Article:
I’m not calling for anyone to abandon the focus on patient care, safety, or outcomes. But you must educate your front office staff about the importance of excellent client care. And you must get rid of the impossible phone systems, long hold times, bad on-hold music, dropped calls, and transfers to voicemail. Your clients want a personal connection, and they don’t want to wait.

Before you start taking your front office staff to task, answer these three questions:

  1. Have I made clear to my front office staff that every call is a treasure? Even the price shoppers?
  2. Does my staff training reinforce this idea? Can the front office explain why I am worth a consultation? Do they know how to cultivate a lead?
  3. Does the front office have time to give each call personal attention and immediate priority?

Let your answers guide you toward improving your practice. And if you want something practical to do right away, I’ve prepared a little activity for your next staff meeting.

Print a copy of the staff meeting worksheet for everyone on staff. Distribute the sheets and give them 3 to 5 minutes to fill in the blanks. Collect the sheets and discuss the results. Don’t be surprised if many of your staff members do not know your correct Web address, if they are not familiar with what is on your site, or if they find it difficult to explain how the site will benefit current or prospective clients.

Your goal should be to have a well-trained and poised staff who can recite your Web address from memory and talk intelligently about the benefits of your site, both for current and prospective patients. Constructed conversation starters are a great way to help your staff get the ball rolling. Here are a few examples:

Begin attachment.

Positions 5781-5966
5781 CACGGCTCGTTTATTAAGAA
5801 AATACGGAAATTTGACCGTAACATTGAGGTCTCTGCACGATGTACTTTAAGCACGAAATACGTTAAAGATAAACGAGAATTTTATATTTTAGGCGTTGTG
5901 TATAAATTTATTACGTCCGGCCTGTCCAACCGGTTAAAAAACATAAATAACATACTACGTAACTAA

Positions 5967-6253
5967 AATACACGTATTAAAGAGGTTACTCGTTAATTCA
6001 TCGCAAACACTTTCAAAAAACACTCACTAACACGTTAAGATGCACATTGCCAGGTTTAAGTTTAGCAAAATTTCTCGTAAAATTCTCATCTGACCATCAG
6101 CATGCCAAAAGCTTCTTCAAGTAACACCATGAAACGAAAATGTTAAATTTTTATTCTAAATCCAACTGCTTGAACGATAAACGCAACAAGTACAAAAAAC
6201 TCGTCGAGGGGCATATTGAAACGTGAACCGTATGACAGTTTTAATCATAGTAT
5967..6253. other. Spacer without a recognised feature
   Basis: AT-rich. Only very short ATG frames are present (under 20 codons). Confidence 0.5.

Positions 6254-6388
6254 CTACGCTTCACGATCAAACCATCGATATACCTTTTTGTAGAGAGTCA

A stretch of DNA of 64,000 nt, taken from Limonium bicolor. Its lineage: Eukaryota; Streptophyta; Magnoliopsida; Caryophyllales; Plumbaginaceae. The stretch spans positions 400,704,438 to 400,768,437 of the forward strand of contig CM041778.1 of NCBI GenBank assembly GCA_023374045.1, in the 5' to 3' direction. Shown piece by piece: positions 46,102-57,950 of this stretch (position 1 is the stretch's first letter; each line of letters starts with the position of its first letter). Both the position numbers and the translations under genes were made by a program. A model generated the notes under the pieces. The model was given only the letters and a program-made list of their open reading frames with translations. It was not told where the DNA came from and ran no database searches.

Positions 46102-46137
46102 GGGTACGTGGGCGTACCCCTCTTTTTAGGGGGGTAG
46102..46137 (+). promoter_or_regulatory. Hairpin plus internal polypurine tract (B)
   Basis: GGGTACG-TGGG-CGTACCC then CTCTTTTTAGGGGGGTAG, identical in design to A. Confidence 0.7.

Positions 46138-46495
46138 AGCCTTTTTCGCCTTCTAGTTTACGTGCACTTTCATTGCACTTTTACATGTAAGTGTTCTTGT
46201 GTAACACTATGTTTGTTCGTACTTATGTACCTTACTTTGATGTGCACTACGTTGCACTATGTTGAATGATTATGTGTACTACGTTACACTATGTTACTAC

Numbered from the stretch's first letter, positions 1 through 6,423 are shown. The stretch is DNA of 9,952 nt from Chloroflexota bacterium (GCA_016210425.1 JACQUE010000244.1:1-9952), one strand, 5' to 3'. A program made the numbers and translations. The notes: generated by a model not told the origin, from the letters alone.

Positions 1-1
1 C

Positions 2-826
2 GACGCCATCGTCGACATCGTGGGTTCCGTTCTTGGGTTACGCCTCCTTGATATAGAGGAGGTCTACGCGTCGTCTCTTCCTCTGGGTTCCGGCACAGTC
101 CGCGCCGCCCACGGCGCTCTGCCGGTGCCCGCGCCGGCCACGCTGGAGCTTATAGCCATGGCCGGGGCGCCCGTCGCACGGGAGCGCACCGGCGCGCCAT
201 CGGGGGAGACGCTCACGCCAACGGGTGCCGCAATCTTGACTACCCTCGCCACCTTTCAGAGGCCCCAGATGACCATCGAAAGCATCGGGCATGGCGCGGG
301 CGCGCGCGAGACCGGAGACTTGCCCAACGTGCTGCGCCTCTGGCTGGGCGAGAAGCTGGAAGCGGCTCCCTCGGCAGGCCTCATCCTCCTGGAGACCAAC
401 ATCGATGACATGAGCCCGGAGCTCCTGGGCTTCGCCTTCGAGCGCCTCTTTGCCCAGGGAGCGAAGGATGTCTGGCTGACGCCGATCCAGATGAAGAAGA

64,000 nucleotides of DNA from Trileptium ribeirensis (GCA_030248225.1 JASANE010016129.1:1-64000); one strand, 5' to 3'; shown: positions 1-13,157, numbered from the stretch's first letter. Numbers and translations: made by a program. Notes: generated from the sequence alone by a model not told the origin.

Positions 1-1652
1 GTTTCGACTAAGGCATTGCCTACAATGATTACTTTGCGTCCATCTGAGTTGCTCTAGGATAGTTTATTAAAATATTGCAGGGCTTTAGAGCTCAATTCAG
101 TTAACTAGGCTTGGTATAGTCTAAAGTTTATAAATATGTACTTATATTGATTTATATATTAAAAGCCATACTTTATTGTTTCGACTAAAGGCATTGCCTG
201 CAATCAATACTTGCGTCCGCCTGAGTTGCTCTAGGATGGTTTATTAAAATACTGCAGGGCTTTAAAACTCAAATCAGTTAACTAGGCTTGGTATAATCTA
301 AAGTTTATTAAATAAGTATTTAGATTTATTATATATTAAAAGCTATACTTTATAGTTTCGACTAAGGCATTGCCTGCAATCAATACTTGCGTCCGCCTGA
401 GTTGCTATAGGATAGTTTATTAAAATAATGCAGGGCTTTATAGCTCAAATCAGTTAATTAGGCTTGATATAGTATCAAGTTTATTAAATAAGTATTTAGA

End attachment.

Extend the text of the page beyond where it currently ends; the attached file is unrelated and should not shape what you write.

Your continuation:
• “On our Web site you can learn more about Dr. Smith – her bio is available under the heading…”
  • “You can learn more about your procedure on our site. Our surgeon has performed…”
  • “We have dozens of before and after photos on the site, and many more are available in our office. Are you sure you don’t just want to schedule your consultation to meet the surgeon and see all of our photos?”
  • “If you’re worried about fitting a procedure into your budget, we offer convenient financing – you can apply right on our siteor we can help you with it when you come in for your consultation.”
  • “Oh, and of course you can get acquainted with our whole staff at the site. I’m Sandy, my picture is second on the page, what was your name?”

By the end of the meeting your entire staff will know you are serious about knowing the site, and they will be able to leverage your site as a tool in cultivating client relationships.

What Works: Google Maps on Your Site

Minton-Spidell.comMany of our newer projects, including, offer the integrated power of Google Maps.

The free tool kit allows us to embed Google maps directly in your site. Benefits include:

  • Visitors can zoom and pan on the map
  • Custom map callouts let you feature multiple points on the map with detailed descriptions
  • Customized driving directions from Google can be delivered right from your site